Get Your Own Library

Bloomfield Hills, MI is a very wealthy suburb of Detroit. But they are lacking something nearly every town in the USA has.

Since 2003, when Bloomfield Hills opted out of a 39-year relationship with the Bloomfield Township Public Library, its 4,000 residents (median household income: $172,000 a year) have been library-less by choice.

The same city that boasts of being home to executives and sports stars, exclusive country clubs and fabulous homes, has been going cheap on borrowing books.

City Commissioner Robert Toohey urges residents to avail themselves of the “free” libraries in nearby Birmingham and Bloomfield Township. If they need to check out books, residents can buy $200 library cards, with check-out privileges, from the Troy Public Library. Fewer than 100 do so, even though Bloomfield Hills reimburses the cost.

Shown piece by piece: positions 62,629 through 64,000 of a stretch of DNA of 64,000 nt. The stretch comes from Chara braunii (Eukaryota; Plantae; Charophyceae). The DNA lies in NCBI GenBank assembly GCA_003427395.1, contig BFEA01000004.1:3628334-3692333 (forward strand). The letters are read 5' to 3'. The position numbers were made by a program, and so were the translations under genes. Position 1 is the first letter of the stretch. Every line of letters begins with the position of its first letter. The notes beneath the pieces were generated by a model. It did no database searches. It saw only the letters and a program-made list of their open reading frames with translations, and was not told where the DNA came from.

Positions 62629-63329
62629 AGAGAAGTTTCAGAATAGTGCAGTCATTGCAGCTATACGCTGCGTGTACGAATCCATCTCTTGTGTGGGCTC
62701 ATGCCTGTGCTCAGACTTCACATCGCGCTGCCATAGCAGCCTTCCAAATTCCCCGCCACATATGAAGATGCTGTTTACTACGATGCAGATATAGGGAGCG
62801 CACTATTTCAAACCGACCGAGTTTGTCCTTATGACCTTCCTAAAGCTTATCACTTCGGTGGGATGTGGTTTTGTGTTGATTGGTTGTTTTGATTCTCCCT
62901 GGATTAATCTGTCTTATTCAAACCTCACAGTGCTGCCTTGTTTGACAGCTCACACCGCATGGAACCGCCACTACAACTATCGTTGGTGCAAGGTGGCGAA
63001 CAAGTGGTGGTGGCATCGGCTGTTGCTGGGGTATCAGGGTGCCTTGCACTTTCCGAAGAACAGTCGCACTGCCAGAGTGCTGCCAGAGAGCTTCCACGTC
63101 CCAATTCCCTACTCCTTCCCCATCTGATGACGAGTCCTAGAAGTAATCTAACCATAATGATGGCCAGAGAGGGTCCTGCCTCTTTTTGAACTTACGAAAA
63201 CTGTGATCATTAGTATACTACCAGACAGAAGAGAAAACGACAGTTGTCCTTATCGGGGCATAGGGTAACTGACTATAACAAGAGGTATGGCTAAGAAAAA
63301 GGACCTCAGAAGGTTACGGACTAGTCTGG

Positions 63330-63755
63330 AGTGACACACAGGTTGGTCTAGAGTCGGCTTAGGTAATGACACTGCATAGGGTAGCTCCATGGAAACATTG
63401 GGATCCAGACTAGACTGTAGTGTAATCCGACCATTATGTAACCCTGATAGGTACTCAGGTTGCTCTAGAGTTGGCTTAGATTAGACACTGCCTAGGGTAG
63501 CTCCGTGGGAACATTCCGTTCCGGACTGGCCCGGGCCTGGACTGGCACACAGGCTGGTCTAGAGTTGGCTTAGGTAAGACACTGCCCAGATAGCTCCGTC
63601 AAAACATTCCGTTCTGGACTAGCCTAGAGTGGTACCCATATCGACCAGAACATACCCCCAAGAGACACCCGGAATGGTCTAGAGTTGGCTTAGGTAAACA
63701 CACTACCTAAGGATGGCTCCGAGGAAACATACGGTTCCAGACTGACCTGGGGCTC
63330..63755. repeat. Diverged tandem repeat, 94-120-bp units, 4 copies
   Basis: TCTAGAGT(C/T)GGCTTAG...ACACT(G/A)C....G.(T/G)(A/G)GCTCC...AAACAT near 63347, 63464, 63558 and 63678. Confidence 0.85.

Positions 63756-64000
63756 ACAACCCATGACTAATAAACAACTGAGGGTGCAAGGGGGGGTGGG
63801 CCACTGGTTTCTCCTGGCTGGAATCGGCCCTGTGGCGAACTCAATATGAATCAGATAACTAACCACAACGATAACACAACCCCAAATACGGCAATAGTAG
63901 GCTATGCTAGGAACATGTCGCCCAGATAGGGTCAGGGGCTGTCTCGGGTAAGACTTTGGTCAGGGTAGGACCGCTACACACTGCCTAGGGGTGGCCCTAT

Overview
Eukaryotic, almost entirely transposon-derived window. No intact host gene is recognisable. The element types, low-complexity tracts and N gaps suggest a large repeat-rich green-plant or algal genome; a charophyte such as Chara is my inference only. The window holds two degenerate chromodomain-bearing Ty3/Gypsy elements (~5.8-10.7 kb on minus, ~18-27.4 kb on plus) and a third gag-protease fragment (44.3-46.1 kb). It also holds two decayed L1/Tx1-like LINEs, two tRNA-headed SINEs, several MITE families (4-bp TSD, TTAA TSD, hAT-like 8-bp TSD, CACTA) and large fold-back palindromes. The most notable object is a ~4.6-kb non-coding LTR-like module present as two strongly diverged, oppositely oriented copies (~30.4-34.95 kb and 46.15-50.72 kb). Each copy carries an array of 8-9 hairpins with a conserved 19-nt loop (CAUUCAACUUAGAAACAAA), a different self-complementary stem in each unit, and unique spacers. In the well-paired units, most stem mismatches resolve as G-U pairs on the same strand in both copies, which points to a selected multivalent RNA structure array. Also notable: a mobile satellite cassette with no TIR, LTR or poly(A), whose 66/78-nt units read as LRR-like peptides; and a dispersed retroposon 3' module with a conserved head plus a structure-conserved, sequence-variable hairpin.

As one father found out though, just because you have a library card at a library, doesn’t mean you have access to all of its programs.

New city residents like Dr. Homa Hasnain are sometimes surprised to discover their beautiful new home in a prestigious community doesn’t include access to the nearby library.

“I was shocked,” said Hasnain, whose 9-year-old couldn’t participate in summer reading programs. “We thought a library is automatic. … It feels like a punishment to my daughter.”